[I forward these comments, unedited, from my colleague
Peter Robinson, at his request pending the ListServer's noticing
his request for a subscription to TEI-L
-- LB ]
Some thoughts on encoding of textual variation for TEI.
The guidelines proposes four systems of encoding textual variation:
1. Parallel segmentation (5.10.3);
2. Single end-point attachment, attaching variants at the end of the
corresponding reading in the base text (5.10.4);
3. Single end-point attachment, attaching variants at the beginning of
the corresponding reading in the base text (5.10.4);
4. Double end-point attachment (5.10.5).
This looks to me to be three systems too many. Double end-point attachment
might be all we need:
1. Parallel segmentation can be treated as a special case of double
end-point attachment, one in which every variant in every text begins
and ends at exactly the same point.
2. Single end point attachment must be converted to double end
point attachment before it is useful. This could prove difficult:
software would have to find the other end point by comparing the lemma
with the base text, scanning the text forward or back from the single
declared end point. Where the lemma abbreviates or otherwise alters the
base text (as in the example on p. 114 of the guidelines) this could
fail. Better to begin with double end point attachment and have done
Double end point attachment allows explicit and orderly treatment of
overlapping lemmata (which parallel segmentation does not). It is
unambiguous (which single end point attachment is not). Nothing is lost
by concentrating on it, except the deficiencies of the other systems.
There is also the question of how we indicate the end points, and how
we indicate the link between the lemma (placed between the end points)
and the variant on the lemma (that is, on the text between the end
points). The guidelines use the "anchor" method: identifiers are placed
in the base text before and after each lemma (<anchor id=a1> etc); at
the beginning of each variant entry in the apparatus the span of that
variant is stated (<app startpoint=a1 endpoint=a2> etc).
It seems a little odd to me that we mark explicitly the beginning and
end of the lemma in the base text, but we do not mark it explicitly in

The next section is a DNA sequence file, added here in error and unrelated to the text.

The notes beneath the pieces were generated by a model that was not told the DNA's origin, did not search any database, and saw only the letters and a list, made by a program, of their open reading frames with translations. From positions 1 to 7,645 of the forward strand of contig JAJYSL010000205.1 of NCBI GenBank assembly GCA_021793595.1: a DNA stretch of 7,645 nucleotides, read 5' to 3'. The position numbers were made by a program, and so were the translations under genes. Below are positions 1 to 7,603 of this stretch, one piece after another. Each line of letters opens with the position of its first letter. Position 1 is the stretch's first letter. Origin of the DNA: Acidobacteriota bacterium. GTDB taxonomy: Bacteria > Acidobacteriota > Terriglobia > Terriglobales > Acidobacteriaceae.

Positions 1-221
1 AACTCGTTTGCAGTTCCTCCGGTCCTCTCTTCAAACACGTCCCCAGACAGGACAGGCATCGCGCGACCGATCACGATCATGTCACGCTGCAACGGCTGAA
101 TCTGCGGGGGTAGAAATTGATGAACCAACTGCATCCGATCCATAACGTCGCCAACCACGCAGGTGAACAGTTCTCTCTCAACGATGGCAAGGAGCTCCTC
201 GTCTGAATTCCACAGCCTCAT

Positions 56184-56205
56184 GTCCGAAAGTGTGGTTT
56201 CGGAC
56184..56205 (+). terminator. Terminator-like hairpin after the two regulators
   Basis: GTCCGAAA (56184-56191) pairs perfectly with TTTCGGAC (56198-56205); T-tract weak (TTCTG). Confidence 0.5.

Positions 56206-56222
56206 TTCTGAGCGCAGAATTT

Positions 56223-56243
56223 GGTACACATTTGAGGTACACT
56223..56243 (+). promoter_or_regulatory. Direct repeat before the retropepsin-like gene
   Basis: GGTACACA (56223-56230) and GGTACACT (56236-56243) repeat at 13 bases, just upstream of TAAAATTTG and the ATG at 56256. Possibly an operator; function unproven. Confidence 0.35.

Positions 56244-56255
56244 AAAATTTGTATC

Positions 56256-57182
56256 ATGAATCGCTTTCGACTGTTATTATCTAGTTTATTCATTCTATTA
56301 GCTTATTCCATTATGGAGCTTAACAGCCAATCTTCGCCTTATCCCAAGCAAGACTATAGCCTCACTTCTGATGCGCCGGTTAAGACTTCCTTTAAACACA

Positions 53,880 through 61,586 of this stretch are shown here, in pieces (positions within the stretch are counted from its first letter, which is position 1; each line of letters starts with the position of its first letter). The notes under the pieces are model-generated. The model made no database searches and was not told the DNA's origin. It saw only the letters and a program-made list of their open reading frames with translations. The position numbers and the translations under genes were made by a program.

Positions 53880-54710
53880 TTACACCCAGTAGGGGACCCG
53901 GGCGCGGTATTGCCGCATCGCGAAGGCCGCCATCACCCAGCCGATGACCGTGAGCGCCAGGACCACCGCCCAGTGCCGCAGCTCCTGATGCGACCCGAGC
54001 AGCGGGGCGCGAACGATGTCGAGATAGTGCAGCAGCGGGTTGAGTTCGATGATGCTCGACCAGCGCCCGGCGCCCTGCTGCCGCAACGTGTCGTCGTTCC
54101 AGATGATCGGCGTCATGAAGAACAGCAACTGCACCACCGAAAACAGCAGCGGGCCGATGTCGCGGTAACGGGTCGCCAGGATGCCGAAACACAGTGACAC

the variant. Of course, when one is looking at the variant only within
the apparatus this does not matter: the whole variant is given, placed
beside the lemma, so the beginning and end of the variant declare
themselves. But one can imagine many circumstances where one is not
looking at the variant within the apparatus. For example, one might be
reading through the variant source itself, rather than just reading
bits of it decomposed through an apparatus. If one marked the beginning
and end of the variant text, as well as the lemma, those markers could
then be read back into the variant source, and could then be used to
"look up" the parallel text in the master, or in some other text.
It looks to me as if the method outlined in 6.2.5, "explicit alignment
of multiple analyses" (p. 142) would permit something just like this. At
the least, it would be inconsistent to adopt one method of indicating
anchors and links in critical apparatus and another method when dealing
with the very similar matter of alignment of multiple analyses.
Finally: I am suspicious of the system of "nesting" variants given in
the guidelines. For example: on p. 117 the apparatus states that
witnesses A and C both read "The quick". But they don't! C actually
reads "The sleek", as we learn three lines down. This looks a nonsense
to me. Either C reads "The quick" or it reads "The sleek". It cannot
read both, and the apparatus should not try and suggest that it does. I
cannot see any advantages in this, and I can see lots of possibilities
for confusion of both man and machine.
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